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Putting a wooden moulding plane to work

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Alf

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For the first time in what seems like months, I returned from the car boot on Sunday with a tool! :shock: Putting aside the fact that I have no idea why I bought it, I decided to break all records and get it cleaned up and working within the same day. I took a few pics of what I did pour encourager les autres :wink: .

Here's it is in its as-bought state. Dirty, but the sole was straight and reasonably crisp in the important areas, the iron with plenty of meat left in it and a well-known maker...



...as you might be able to make out – D(avid) Malloch, Perth, Scotland (1850-1932>). It's a sash moulder, used in making sash window glazing bars; they came in pairs and this is #1. No-one seems to be entirely sure why, but the standard explanation is that plane #1 was used to do the majority of the work with a roughish cut, then #2 with a fine setting would take the last pass or two for a fine finish. The moulding is a pretty standard Ovolo.



A couple of smart hammer blows on the heel of the plane and the wedge and iron came free. Hmm, pretty standard fare; these wooden moulders do tend to get pretty crusty irons. :( No matter; into the citric acid bath with it and we'll see what happens. As an aside, to my horror the brass faces of my plane adjusting hammer came loose during all this. I hope it's just because the head has unwisely been exposed to the blazing heat of the sun right on it during the summer which has done bad things to the epoxy. If it's not, and the same thing has happened to the other two, my sincere apologies to the two gentlemen who have them. Evidentally I'm more of your “showcase” toolmaker in that case. :(



Now I don't profess to have the “right” solution to cleaning wooden tools, but it works for me. I might hesitate if it was something valuable, which I always check first, but as it is... I took copious quantities of a “Black Bison” neutral paste wax and a fine grade of non-woven abrasive pad, and working with the grain, cleaned the body of the plane. It seems to adequately remove the crud while still retaining its well-earned aged look. Here I've done the rear half while the front is yet uncleaned.



The gungy-looking wax is clearly visible in the mortise here; a good deal of wiping away with paper towels is needed to really get the plane clean. Avoid getting wax into the plane mortise or too much onto the wedge or the plane won't keep its setting.



The finished result may not be perfect, but at least it's a lot more pleasant to the touch and it doesn't look like something from a belt sander testing workshop.



Meanwhile the iron has spent a couple of hours in quite a concentrated solution of citric acid; a quick scrub under running water and it's good enough. Certainly better than I have often achieved with abrasives and elbow grease in the past. A hefty dose of wax is required to stop it rusting afresh right before your eyes.



As is often the case with old moulding planes, the profile of the iron isn't quite the same as that of the sole. Sometimes it's due to shrinkage of the wood, but often it's just poor sharpening by the previous custodian. I've seen an old tip for using thin zinc sheet bent to the profile of the sole to protect it while running a slip stone along to define the proper profile, but in these modern times it's much easier to use some adhesive tape. :wink:



You can just make out where the slip stone has abraded the deepest points of the profile; the shape may be right now, but the bevel angle is all wrong with no clearance, and the edge is far from sharp...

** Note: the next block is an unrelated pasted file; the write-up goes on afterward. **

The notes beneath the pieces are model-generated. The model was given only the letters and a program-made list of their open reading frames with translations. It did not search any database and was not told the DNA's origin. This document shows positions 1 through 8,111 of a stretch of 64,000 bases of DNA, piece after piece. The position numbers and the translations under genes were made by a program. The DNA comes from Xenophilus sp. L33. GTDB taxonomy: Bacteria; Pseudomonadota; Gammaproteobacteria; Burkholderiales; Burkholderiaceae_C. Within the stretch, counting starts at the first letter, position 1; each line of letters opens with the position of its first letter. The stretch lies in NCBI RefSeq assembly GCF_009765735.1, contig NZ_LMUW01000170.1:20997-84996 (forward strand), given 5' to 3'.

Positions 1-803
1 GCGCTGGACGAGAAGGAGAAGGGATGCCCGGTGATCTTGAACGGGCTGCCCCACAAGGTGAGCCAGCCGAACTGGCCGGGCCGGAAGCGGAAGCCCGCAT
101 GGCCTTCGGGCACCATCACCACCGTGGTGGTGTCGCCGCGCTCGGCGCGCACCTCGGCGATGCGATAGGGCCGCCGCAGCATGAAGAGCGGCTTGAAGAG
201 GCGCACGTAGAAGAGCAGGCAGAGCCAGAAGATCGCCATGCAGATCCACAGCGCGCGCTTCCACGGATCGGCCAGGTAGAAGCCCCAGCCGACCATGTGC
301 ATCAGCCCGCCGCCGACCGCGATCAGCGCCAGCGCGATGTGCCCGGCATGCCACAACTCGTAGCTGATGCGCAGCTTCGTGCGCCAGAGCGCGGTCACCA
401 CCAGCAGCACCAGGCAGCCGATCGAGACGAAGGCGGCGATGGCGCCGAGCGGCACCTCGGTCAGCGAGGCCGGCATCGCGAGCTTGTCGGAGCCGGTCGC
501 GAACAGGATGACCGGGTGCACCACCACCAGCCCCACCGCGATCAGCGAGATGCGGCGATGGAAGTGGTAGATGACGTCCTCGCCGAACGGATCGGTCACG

... so I clamp the iron, bevel up, in a small vice and use a coarse oil slip stone to form a bevel and remove those flat areas. Use any method you like though, if it works for you. In my case it's important not to leave the iron sticking out like that while I do something else; stabbing yourself in the stomach with a plane iron is a hard one to explain in an ambulance! Where there is considerable material to be removed, there's a lot to be said for a Dremel and a small grinding cone, but you do need to be careful to avoid making things even worse... Having got the bevel to my satisfaction, I then honed it to final sharpness using a fine slip stone. Various grades of abrasive wrapped round suitable-sized dowels work just as well; some people prefer them as the longer length assists in eyeballing the right angle. But as I do have the slip stones and I didn't have a suitable dowel, the choice was simple.



The iron was then set in the plane and the wedge tapped firm. I like to sight along the sole and set the blade projection by eye slightly shy of the required depth, push home the wedge, and then the final wedge-setting tap of the hammer tends to bed the iron down a fraction further to achieve the desired cut. Like many moulding planes, this one is “sprung”; that is the plane is held at an angle to the work rather than cutting straight down. It keeps the centre line of the plane at more or less right angles to the main face of the moulding and makes it easier to stop the plane “walking off” the work. I reckon it also reduces the area of moulding that gets scraped to shape, rather than cut, but that's not something that seems to get mentioned much.



This plane has depth stop and side fence built in to the profile, so it's simply a matter of planing with the side pressed against the work until the stop prevents it cutting any further. A little perspiration later, and the finished moulding. For a proper glazing bar you'd use a board the desired thickness and plane the moulding again on the reverse to form the glazing bar profile. Then a sash fillister would form the rebate to take the glass. As it is, it makes quite a nice decorative moulding for quite other uses. :)



It was about then that I discovered I already have a sash moulder virtually identical in shape and size... #-o

Cheers, Alf
 

Chris Knight

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Alf":3vx23s2m said:
It was about then that I discovered I already have a sash moulder virtually identical in shape and size... #-o
Alf,

Never mind, sell one and buy another at a boot fair.. try to find a different profile this time!

That is a nice "how to". I confess to using white spirits to clean up old woodies before I apply the wax.
 

Philly

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Very informative Alf! Cheers :D